You probably know the famous British planes from World War II. Still, less is known about the British technology that helped them win the war.
Here are some of the underappreciated technology from WWII:
Initially figured out in Britain by Sir Harry Ricardo, the biggest contributions from water injection were seen in US fighters powered by air-cooled radials.
This allowed the Pratt and Whitney R2800 to remain very competitive throughout the war. With power increases because of water injection, it had great performance throughout the war.
Drop Tanks in Fighter Planes
In actuality, Europeans weren’t seriously moving forward with drop tanks until after WWII started to heat up. It’s quite likely that the only reason the US jets already had the provisions to carry drop tanks is because of the British.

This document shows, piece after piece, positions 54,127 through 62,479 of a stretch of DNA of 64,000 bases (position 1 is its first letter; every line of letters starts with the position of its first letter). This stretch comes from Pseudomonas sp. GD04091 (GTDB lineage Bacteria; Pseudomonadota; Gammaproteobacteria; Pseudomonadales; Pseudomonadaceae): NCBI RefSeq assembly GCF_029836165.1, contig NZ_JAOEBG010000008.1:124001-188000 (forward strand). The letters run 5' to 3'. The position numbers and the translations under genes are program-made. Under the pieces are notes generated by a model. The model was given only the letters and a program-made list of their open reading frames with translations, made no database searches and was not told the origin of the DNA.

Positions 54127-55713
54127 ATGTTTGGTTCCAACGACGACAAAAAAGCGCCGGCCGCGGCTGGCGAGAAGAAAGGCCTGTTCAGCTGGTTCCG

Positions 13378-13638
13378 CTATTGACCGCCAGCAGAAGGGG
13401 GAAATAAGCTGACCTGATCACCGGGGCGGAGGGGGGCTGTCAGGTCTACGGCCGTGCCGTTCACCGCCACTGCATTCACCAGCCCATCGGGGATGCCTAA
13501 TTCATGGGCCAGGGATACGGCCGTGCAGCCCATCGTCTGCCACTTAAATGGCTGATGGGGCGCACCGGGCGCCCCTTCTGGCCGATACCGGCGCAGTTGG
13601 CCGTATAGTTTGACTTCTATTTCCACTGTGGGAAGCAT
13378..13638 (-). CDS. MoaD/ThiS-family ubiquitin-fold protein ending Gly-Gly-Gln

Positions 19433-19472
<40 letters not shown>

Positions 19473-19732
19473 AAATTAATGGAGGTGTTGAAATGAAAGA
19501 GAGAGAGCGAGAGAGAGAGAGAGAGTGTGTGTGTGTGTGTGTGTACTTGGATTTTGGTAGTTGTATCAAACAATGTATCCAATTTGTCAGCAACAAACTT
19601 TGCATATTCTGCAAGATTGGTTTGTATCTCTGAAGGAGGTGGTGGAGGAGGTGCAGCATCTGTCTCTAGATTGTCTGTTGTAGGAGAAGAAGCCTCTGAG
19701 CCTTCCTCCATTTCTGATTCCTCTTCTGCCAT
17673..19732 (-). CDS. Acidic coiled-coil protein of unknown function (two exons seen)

Without those built-in features, it will take much longer to get the drop tanks on the planes which could have delayed the destruction of the Luftwaffe by a couple of months.
Dual Superchargers on a Single Shaft
Dual-stage supercharging isn’t new, the US had this for some time. But what made the British system special was the fact that they placed both supercharger impellers on a single shaft, spinning at the same speed.
Without this development, the Spitfire and the P-51 would not have been competitive in mid-1944.
This was largely developed by the British and it made accurate deflection shooting a reality even for less experienced pilots.
The British were working on this pretty early as seen from a Miles M20 picture in the video from 1940.
The technology first manifested itself on US aircraft in the form of Malcolm Hood who was popular with both British and US fighters. Soon, it turned into a full bubble-type canopy, significantly improving pilots’ visibility.